Marley and me

My wife likes dogs.  Probably heavily influenced by her childhood, which was somewhat dominated by two Golden Retrievers which whom she shared the house.  No surprise then that for my birthday treat we went to the cinema to see a film about a dog.  At least, that’s what the title and the trailer would like you think.  It turned out to be less about the dog and more about the relationships that developed around the dog.

For those who haven’t yet seen Marley and Me, feel free to either keep on reading or read something else, depending on whether you’re the type to get offended by spoilers.  I’m still not sure what spoilers I’ll actually use here, we’ll see during the course of writing, but needless to say it’s about the contents of the film, and I may well end up mentioning some important plot devices.  Just so you’re warned.

Lego Tumbler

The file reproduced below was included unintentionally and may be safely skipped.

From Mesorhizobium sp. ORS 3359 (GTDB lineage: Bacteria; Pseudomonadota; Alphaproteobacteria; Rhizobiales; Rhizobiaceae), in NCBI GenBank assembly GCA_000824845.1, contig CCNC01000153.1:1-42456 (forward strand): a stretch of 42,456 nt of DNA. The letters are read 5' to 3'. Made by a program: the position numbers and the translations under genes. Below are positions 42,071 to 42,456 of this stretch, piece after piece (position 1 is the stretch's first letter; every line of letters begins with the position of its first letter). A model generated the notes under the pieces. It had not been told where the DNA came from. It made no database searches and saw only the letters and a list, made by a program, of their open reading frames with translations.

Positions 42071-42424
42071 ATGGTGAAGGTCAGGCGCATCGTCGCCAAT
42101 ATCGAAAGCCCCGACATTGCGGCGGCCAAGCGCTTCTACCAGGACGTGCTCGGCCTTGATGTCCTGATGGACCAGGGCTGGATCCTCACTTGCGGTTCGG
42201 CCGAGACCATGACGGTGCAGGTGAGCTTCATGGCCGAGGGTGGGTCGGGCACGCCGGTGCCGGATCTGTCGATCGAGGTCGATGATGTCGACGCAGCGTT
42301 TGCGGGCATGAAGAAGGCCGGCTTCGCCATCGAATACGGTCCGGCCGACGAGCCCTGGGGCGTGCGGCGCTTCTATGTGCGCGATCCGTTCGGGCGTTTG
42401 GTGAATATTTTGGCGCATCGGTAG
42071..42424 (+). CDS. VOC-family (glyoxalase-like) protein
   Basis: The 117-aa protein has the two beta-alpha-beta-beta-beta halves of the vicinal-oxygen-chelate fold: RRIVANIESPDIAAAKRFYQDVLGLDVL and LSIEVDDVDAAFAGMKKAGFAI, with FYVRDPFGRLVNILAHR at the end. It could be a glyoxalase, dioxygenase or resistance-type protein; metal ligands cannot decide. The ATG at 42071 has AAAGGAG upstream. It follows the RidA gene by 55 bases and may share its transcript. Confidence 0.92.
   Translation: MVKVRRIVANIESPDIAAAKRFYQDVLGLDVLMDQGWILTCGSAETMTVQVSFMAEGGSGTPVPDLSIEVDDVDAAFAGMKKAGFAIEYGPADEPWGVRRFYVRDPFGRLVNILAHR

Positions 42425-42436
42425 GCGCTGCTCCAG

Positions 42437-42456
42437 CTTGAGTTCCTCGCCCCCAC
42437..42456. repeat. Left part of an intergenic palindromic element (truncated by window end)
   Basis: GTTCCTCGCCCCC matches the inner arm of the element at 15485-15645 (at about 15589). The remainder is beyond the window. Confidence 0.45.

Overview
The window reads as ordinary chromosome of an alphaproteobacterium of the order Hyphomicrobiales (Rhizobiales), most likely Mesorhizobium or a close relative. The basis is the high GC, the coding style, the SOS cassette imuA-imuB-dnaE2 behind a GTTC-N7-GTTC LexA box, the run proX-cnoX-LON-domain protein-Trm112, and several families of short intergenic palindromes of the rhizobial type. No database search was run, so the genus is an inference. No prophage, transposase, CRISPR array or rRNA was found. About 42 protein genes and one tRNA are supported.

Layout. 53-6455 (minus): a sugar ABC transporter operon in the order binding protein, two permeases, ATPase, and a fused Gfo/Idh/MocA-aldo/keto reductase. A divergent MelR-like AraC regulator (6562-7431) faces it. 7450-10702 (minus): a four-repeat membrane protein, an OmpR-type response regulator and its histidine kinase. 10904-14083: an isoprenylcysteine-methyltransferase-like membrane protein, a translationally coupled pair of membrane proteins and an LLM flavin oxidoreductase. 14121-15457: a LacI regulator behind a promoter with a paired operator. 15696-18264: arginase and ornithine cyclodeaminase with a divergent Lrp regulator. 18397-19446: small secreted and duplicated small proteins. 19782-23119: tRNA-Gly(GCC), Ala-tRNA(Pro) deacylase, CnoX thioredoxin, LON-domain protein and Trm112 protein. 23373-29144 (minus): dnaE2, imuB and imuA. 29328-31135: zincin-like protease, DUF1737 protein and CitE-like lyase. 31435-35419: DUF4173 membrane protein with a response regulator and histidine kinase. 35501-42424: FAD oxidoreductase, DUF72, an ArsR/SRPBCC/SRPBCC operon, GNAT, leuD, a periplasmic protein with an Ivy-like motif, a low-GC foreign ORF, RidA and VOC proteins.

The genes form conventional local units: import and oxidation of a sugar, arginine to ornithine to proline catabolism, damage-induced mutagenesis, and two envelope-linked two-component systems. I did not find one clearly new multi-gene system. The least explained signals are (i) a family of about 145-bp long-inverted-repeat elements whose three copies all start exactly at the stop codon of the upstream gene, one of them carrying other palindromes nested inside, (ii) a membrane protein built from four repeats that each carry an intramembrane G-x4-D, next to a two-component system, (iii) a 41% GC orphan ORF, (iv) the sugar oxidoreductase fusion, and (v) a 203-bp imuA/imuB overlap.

When Christopher Nolan decided to shoot a new Batman film in 2005, one of the most iconic components of the design was the Batmobile.  Over the years it’s been seen in all sorts of guises, and by today’s standards most have been cheesy and unbelievable.  The ‘Tumbler’ was different, having a back-story of its own, and was quite simply awesome.  Of course, it came with its own technical difficulties to overcome, most notably at the front wheels.  With no conventional axle to hold the wheels in place and provide steering, everything had to be reversed and miniaturised, whilst keeping it rugged enough to stand up to the rough treatment of jumping over things.  By all accounts the Tumbler was a fantastic machine, both in looks and performance.